Well the good news is that you would not lose everything contrary to the message conveyed by some unscrupulous companies out there. In some cases it may indeed be preferable for an individual to file for bankruptcy rather than negotiate their debts, especially if they earn a low income and have few assets.
When someone files for bankruptcy a trustee in bankruptcy will sell their assets, except those exempted by provincial and federal laws, and hold the proceeds in trust for distribution to their creditors. This includes all existing assets as well as those acquired prior to the discharge of the bankruptcy. The trustee will also take a portion of the bankrupt`s total income based on income standards issued by the Superintendant of Bankruptcy, and personal and financial circumstances.
The assets protected from a bankruptcy are different in each province so I will focus on BC.
So here are the assets that will not be taken in a Bankruptcy:
If the equity in your vehicle is less than $5000 then it is safe. If there is a loan attached to a vehicle then the equity would equal the vehicle value subtract the loan balance subtract selling costs.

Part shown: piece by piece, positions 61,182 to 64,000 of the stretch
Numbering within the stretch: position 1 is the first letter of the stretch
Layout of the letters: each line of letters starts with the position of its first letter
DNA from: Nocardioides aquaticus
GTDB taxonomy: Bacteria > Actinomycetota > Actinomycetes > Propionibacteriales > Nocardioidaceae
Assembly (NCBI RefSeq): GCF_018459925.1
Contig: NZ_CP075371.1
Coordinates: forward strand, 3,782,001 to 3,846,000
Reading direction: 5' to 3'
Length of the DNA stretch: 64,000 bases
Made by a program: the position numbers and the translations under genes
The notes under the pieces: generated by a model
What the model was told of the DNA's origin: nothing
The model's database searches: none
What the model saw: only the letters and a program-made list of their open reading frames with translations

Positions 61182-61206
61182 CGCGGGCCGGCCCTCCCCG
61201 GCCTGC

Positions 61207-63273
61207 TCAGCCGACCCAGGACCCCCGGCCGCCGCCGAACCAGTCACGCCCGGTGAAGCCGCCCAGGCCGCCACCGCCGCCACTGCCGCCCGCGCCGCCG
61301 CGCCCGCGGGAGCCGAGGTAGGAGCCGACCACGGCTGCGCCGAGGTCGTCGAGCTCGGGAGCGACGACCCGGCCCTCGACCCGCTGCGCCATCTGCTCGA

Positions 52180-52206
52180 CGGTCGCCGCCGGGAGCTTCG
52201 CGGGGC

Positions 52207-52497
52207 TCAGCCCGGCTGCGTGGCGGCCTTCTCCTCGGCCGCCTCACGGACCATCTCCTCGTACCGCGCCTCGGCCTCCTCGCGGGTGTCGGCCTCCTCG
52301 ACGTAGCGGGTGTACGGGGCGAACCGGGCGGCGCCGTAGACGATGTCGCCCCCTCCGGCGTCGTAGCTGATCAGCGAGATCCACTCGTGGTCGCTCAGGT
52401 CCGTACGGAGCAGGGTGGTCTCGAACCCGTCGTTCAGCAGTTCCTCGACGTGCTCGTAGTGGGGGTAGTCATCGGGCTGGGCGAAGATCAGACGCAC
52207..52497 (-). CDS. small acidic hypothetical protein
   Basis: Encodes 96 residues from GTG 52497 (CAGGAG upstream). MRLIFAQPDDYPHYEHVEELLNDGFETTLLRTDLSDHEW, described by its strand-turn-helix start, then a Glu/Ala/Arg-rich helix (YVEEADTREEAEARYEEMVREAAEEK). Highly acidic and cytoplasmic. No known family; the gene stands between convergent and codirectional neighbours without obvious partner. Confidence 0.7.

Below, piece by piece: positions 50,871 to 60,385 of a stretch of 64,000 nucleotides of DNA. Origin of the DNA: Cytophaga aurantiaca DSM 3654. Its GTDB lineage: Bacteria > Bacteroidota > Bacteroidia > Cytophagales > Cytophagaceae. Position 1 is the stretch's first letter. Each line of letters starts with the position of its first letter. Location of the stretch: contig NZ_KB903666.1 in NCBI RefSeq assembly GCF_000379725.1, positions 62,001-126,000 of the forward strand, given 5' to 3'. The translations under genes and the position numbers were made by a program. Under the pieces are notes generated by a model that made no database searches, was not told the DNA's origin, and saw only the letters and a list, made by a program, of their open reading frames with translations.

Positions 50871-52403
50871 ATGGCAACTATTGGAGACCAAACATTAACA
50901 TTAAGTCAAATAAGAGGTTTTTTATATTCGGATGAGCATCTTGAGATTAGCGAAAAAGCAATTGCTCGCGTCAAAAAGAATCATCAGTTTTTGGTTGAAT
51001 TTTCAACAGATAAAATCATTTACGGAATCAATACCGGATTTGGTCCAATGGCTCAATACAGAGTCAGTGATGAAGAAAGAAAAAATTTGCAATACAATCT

A bankrupt person is entitled to keep the first $12,000 equity (for the Lower Mainland) in their real estate property. If there is less than $12,000 equity in the property after subtracting selling costs etc then it is unlikely that the trustee will take the property.
Furniture value up to a cumulative total of less than $4000 will not be taken in a bankruptcy.
Tools of Trade
A sole proprietor will keep tools of their trade totalling a value of less than $10,000. This means that it is possible to file for bankruptcy and keep your business running.
So filing for bankruptcy may be not be as onerous as some may think and could end many years of stress dealing with creditors who just cannot be paid.
It is still a serious decision which should not be taken lightly and the advice of an impartial professional should be sought before taking any action.